Even though these terms are widely recognized now, they invoke different thoughts as to what this discipline really entails. Some think that computer forensics involves the collection of digital files from computer systems in order to present them in searchable electronic databases. Others believe that they may involve a forensic review of electronic data stored in large databases. So what is computer or digital forensics?

Just like when a fingerprint examiner performs an examination of latent fingerprint impressions found at a crime scene with the goal of linking them to the known fingerprints of a suspect, a digital forensics expert examines computer and digital storage systems to identify relevant evidence that is stored on digital storage devices and which may link a suspect to the case under investigation. In particular, Computer Forensics deals with the acquisition, preservation, identification, extraction, analysis and documentation of digital evidence.

CFEs must familiarize themselves with the type of data that can be obtained from digital forensic examinations. A thorough examination of storage devices by a competent digital forensic examiner may yield evidence that is otherwise unavailable. I have been involved in a number of cases where the digital forensic examination led to finding the “smoking gun” literally in a matter of hours, whereas traditional investigative approaches would have taken months to identify the culprits, if ever.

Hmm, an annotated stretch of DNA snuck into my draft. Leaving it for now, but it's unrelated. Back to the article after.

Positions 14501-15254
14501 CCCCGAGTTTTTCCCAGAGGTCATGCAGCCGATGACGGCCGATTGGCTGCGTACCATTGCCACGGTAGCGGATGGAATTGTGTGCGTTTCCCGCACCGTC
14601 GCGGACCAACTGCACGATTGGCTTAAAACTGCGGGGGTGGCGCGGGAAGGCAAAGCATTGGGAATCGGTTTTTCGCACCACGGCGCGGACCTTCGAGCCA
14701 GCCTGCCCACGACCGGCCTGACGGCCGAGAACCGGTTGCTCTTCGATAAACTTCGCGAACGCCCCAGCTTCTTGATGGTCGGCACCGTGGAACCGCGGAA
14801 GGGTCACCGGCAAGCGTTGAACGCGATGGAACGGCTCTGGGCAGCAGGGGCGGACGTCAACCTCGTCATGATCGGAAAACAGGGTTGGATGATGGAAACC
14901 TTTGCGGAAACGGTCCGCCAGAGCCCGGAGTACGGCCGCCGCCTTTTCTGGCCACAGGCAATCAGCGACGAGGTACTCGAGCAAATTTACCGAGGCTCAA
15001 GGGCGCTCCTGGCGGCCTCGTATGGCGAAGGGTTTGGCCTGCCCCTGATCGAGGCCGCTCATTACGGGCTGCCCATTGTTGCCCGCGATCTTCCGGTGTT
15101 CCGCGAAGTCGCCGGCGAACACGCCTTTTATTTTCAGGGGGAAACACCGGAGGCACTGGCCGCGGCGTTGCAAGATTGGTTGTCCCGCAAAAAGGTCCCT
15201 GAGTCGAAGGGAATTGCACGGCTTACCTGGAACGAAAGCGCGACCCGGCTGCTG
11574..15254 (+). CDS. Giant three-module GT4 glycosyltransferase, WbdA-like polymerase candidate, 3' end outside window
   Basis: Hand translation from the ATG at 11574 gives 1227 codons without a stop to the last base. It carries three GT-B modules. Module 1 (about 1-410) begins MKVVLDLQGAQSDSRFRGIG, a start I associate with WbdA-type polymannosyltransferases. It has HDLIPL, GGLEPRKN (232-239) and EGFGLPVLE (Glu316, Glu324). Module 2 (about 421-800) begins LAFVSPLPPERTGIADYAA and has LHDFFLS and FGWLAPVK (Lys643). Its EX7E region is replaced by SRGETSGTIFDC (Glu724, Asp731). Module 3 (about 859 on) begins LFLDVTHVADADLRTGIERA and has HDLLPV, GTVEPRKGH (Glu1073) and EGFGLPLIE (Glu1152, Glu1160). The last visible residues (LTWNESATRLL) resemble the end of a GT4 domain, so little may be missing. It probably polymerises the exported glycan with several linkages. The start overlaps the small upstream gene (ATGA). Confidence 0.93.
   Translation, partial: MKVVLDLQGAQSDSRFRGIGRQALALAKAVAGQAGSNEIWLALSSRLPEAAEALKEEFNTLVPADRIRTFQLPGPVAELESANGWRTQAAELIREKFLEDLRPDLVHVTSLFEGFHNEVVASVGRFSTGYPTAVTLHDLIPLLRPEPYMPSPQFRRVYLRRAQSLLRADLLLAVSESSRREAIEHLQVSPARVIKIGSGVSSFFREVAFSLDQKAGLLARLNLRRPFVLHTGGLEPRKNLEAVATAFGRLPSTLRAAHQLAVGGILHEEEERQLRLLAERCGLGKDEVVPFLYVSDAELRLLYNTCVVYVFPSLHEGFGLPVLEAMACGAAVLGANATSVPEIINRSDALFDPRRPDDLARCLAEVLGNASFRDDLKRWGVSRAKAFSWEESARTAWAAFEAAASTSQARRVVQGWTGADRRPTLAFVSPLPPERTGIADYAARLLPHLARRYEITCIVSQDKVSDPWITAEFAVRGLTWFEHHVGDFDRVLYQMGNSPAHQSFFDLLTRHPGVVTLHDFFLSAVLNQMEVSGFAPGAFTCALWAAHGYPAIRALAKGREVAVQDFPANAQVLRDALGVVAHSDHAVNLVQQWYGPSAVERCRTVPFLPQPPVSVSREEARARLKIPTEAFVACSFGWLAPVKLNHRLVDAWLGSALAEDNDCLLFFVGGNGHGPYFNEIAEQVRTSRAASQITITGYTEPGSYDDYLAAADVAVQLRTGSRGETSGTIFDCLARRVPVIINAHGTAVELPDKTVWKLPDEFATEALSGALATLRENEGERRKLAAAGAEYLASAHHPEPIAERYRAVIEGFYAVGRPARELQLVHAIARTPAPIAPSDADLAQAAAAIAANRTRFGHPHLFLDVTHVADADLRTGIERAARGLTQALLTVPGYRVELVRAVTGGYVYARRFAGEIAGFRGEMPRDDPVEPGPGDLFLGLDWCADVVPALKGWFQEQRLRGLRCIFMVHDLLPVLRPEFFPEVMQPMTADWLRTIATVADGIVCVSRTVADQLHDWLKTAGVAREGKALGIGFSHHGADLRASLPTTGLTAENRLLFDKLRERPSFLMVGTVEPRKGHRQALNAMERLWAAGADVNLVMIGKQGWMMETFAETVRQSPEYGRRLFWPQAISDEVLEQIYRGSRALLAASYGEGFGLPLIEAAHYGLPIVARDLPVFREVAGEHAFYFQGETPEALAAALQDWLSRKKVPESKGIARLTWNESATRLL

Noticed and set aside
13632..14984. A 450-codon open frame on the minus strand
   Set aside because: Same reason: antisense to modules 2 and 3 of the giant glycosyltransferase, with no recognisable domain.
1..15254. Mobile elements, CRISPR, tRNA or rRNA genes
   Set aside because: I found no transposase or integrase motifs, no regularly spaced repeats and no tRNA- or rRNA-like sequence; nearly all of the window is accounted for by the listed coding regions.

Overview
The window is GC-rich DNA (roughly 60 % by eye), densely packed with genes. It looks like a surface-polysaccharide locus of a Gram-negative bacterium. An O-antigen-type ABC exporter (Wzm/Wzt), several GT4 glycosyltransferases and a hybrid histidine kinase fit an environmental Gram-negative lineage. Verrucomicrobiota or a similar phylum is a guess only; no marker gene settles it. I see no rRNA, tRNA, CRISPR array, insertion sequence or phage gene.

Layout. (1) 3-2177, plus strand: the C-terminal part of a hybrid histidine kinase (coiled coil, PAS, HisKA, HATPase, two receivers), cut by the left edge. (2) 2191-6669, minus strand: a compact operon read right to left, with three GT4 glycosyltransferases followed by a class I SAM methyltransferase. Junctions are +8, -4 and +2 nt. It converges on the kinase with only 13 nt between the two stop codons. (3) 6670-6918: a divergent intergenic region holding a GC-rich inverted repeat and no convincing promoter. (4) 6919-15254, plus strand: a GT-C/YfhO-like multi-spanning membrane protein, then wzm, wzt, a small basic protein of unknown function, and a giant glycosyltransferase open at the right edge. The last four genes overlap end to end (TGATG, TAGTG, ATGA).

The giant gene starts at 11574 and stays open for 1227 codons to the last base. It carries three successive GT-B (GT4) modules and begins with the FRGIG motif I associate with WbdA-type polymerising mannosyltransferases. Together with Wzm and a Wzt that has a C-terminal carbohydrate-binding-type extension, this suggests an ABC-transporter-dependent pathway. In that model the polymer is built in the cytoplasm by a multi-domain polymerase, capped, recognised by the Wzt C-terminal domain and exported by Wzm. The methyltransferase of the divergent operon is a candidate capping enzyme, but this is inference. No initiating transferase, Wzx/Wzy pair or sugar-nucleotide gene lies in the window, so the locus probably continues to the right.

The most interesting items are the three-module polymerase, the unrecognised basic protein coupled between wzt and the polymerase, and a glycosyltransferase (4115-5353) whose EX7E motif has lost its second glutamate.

As trial attorneys rely more and more on proving cases through the introduction of digital evidence, new litigation support technologies and services have evolved. Computer or digital forensics is one such example, where specially trained professionals use basic investigative and IT skills to find evidence that is left behind on digital storage devices. Additionally, the introduction and authentication of digital evidence in a court of law usually requires testimony by an expert witness, meaning that digital forensic examiners must also qualify as expert witnesses.

To learn more about digital forensics, go here.

Electronic Discovery, or eDiscovery, is another example of a technology that has evolved from the use of digital evidence. Want to know more about eDiscovery? Tune in next month.